Krzysztof Pastor created Romeo & Juliet for Scottish Ballet in 2008 and the piece quickly became a favourite in the repertory of the company. It has been staged thrice since its premiere and its 2014 revival has been chosen to showcase the dancers of the company at Sadler’s Wells. The performance on opening night revealed the innovative perspective of Pastor’s revision and allowed some brilliant performances from Scottish Ballet dancers. 

Pastor’s version of Romeo & Juliet proposes a twist in the well-known tragedy. Rather than a tale of eternal love, it portrays a story of everlasting rivalry. Instead of the power of love, it stresses the power of hate. The confrontation between the Capulets and the Montagues forms the main narrative line of the ballet, overshadowing the love story between Romeo and Juliet. The time setting, which covers several decades, stresses the everlasting quality of hatred and its far-reaching ability to destroy love. Each act of the ballet is set in a different time (the 1930s, the 1950s and the 1990s) though the characters are always the same, suggesting that the story recurs in different moments with the same tragic end.

One of the main assets of the ballet resides in this innovative presentation of the story through different time settings. A number of dramatic devices are used to mark the temporal progression, such as the use of video images and the repetition of certain choreographic patterns. A big screen at the back of the stage projects images of Italy in different decades at the beginning of each temporal sequence. As the story progresses, these scenes are preceded by images of death and destruction that foreshadow the tragic ending. Accompanying these visual cues, the shift in time and the destructive effects of the timeless enmity are conveyed by a compelling recurrent sequence where Juliet, sorrowful and powerless, crosses a stage filled with dead bodies.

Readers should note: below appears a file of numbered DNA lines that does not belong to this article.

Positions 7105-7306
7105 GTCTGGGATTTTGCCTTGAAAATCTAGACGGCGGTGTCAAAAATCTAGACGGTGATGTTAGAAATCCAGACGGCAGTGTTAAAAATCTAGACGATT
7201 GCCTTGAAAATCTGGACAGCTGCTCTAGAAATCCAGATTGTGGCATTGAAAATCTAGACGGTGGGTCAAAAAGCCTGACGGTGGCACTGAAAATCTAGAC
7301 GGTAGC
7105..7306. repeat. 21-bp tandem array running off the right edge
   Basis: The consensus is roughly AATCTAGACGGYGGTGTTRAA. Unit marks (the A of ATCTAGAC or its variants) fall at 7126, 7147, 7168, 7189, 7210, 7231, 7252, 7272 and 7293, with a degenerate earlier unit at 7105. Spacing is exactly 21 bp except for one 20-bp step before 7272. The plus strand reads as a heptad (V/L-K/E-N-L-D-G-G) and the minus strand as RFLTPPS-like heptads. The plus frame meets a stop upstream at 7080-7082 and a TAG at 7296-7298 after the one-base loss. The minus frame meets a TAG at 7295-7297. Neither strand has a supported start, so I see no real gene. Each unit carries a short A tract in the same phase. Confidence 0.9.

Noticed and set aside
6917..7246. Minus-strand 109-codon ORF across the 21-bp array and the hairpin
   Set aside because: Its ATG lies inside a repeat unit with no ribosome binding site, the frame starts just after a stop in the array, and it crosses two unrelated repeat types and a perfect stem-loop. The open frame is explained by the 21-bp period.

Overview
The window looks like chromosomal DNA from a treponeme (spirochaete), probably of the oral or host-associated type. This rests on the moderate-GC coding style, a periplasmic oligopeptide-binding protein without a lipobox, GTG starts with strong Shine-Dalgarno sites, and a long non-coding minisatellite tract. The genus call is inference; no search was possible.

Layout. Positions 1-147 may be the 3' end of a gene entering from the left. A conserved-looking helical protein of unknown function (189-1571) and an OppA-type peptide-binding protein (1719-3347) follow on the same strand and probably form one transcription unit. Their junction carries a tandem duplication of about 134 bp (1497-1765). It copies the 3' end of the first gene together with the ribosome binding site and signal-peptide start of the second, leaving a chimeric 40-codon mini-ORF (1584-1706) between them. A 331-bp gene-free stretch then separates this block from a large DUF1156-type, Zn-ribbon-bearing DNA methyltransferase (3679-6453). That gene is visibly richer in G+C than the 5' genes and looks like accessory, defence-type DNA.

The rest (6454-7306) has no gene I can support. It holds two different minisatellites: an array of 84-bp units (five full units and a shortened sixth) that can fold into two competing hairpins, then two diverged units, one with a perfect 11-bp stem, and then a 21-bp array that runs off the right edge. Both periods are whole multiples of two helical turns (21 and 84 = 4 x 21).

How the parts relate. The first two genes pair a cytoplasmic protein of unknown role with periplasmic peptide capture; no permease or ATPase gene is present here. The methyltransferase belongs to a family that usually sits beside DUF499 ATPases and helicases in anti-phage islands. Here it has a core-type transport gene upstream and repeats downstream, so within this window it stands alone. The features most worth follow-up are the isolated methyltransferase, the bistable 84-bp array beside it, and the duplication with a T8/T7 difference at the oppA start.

Pastor’s use of Prokofiev’s rich score is also very original. Though he respects the main structural division in acts and scenes, he does not always follow the scenario that Prokofiev drafted to inspire his melodic and rhythmic patterns. For instance, in Pastor’s ballet, the melodies composed for each of the main characters lose most of their identifying features, gaining prominence in suggesting the general mood and atmosphere of each scene instead.

On the opening night at Sadler’s Wells, Pastor’s Romeo & Juliet featured some stellar performances from Scottish Ballet dancers. Daniel Davidson’s Mercutio and Owen Thorne’s Tybalt proved to be excellent vehicles for the confrontation that separates the two clans. The former’s playfully provocative role and the latter’s proudly arrogant character condensed the friction that sparks the flame of violence in the story. With clear and seemingly effortless dancing, Davidson portrayed a charming yet inflammatory Mercutio whereas Thorne danced his Tybalt with a commanding composure and elegant sobriety. Erik Cavallari, as Capulet, was the third authoritative presence on stage. The brilliant performance of these three male dancers gave the evening a very masculine flavour. By contrast, the conciliatory role of Romeo, played shyly by Christopher Harrison, lacked the force that could have provided the love story with a chance to prosper. More convincing as a lover, Harrison partnered Claire Robertson’s Juliet with sweet delicacy.

On the female side, Robertson’s interpretation of Juliet filled the role with a mixture of tender passion and pathos whereas Kara McLaughlin performed a dutiful yet affectionate Lady Capulet. The rest of the cast was dynamic and precise in the lively group dances of the ballet.